Also, it’s not a rule anywhere that you need to spend the same amount of time studying for each of your subjects. Not all subjects are created equal- some are tough while others are easy.
Now, this is the time when you can start to look for expert help on subjects and topics where you have the most material to master and need to pay attention.
By attending a few personalized online tutoring sessions based on your learning style, you’ll breeze through exams. At TutorEye, we have subject matter experts available 24/7 to help you understand, grasp and master basic to advanced level topics. Our online 1:1 session is customized to your needs. Try a demo session, if you want to get a feel of the whole online learning experience at TutorEye.
Build a strong support system
After you get clarity on the concepts & difficult topics then you are ready to progress to the next factor which is building a support system.
In simple words, you need a virtual study group where you can collaborate with your peers and make study notes to review tricky concepts. Make sure it is a fair exchange where you help each other out and stay away from freeloaders.
All in all, a study group can be a mutually rewarding experience where you can enrich each other’s understanding and enjoy a sense of camaraderie as you sail the same boat- preparing for final exams.
Forget about the “Not So Good” experience from the past
Our magical brain stores all the good and bad memories and we start to build associations from the past and make predictions about the future based on those memories stored.
But if one has worked towards identifying the reasons for those good or bad experiences then it is easy to disassociate the outcome of future events from the past.
We start to expect newer outcomes based on the action plan and changes made from last time to this time and hence stress management becomes easy.
In case you had a bad experience taking final exams last year and have worked on the three factors discussed then the chance of the outcome changing this year is very high.
But we recommend that you leverage all the time available at hand before the exam day to exhaust every resource to amp your preparation. From devouring the books to taking mock exams and even resorting to last-minute online tutoring from experts can help you deal with exam stress.
Whether it’s whiteboard learning or assignment help services, you need all study resources at your disposal to help you understand the topics best.
To make the process easier why not plunk yourself down at your desk and solve previous year’s question papers by setting a timer. Now take a deep breath and evaluate your paper and analyze each mistake. This will make taking exams a whole lot easier.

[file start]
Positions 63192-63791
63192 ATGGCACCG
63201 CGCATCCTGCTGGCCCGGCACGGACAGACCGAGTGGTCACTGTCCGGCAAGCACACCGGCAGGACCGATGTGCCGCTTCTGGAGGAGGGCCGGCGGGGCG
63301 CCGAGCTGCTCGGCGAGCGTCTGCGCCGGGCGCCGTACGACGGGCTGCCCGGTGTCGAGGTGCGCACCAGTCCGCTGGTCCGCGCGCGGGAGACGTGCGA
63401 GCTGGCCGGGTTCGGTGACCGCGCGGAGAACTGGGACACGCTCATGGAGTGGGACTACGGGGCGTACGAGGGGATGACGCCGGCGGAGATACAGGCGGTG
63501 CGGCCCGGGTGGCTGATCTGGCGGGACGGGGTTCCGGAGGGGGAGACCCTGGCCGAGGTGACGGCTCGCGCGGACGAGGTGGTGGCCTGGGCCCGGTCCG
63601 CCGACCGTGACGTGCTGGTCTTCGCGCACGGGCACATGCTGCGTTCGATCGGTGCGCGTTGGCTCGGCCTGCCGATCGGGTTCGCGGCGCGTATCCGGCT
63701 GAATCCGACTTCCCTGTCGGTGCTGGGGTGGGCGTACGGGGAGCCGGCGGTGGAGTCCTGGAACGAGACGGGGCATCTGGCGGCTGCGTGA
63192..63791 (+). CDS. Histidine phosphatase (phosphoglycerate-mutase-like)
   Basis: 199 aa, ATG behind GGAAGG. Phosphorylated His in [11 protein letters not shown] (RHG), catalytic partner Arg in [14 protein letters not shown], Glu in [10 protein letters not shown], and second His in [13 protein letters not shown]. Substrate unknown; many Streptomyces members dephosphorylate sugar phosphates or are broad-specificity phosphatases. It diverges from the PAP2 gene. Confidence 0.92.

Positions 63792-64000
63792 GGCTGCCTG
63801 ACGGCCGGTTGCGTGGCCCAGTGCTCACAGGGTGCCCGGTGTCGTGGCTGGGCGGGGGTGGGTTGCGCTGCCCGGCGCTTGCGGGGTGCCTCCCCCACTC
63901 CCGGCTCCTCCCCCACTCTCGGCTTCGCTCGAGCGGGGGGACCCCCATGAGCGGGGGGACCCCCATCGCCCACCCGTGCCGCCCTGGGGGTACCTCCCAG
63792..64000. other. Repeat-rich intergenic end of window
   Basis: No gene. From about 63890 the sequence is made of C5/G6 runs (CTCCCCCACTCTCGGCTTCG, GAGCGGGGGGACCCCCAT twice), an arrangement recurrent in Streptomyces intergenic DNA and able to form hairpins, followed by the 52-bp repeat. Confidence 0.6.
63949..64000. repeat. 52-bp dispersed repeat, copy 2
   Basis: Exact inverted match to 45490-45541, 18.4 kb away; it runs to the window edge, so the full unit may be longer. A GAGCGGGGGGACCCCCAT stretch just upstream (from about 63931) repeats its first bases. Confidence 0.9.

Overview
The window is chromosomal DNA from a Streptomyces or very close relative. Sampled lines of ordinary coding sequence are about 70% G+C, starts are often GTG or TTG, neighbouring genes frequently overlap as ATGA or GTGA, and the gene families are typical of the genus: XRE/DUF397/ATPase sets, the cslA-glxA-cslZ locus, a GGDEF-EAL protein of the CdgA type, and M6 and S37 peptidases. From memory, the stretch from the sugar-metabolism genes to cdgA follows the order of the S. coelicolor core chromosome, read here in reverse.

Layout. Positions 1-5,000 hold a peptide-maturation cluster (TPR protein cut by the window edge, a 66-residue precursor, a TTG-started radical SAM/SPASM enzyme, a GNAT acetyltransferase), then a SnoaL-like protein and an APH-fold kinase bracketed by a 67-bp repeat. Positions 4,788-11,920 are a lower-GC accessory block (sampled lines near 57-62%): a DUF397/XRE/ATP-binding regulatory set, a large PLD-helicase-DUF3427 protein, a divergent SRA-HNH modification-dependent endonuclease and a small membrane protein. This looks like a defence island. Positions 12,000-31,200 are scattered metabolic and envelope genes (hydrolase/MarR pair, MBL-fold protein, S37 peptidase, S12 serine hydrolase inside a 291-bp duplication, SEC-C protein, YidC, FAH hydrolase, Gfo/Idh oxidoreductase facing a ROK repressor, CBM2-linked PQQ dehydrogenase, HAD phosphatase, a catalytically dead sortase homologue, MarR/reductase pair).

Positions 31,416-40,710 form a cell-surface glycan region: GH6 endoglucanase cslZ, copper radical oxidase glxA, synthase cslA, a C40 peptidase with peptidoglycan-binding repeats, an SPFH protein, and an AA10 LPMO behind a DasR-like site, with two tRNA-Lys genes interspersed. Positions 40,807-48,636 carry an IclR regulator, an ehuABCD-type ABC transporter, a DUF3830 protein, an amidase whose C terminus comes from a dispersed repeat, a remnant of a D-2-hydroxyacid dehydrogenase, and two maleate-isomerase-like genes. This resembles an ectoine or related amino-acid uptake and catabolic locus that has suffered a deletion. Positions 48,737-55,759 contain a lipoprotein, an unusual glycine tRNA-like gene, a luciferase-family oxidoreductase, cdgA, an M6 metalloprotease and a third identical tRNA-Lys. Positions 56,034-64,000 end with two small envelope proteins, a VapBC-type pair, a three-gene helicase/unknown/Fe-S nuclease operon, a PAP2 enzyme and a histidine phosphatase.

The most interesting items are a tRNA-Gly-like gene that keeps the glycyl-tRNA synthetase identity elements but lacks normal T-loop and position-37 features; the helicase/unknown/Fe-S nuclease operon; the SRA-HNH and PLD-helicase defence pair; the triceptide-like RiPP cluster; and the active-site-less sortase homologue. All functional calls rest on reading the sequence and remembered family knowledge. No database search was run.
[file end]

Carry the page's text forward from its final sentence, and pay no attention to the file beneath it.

Strengthen Your Emotional Resilience
Remember, we started off by saying that stress is nothing more than a state of mind caused by a set of factors. Therefore, it is quite possible that you feel stressed even after completing all of the above four steps because emotions are not in control.
So, it is important to control your emotions, and here are a few simple ways:
- For those who believe affirmations and visualization techniques are cheesy, it’s time to reconsider. Most of the time you know more than you think you do! Find a quote that pumps you up, leave little post-its to motivate yourself, and do mini-meditation to prevent the stress from building up.
- Create mind-maps and boost your confidence by saying whatever motivates you.
- Last but not least, take proper rest and avoid all coffee diets, and don’t pull all-nighters to prepare for exams.
Taking final exams can create stress and anxiety for many as grade point averages are important & our success is measured based on those scores. So all these external factors can lead to stressful situations before final exams.
But if there is will then there is a way!
So gear up to face exams with a fresh outlook and give yourself something to look forward to after the exams are over.
In the words of Mark Twain, one of the greatest American writers, “Work consists of whatever a body is obliged to do. Play consists of whatever a body is not obliged to do.” Make sure you turn your studies into “play” and have fun with the course.
As for the finals, we know you’ve got this. It’s time you realize it too.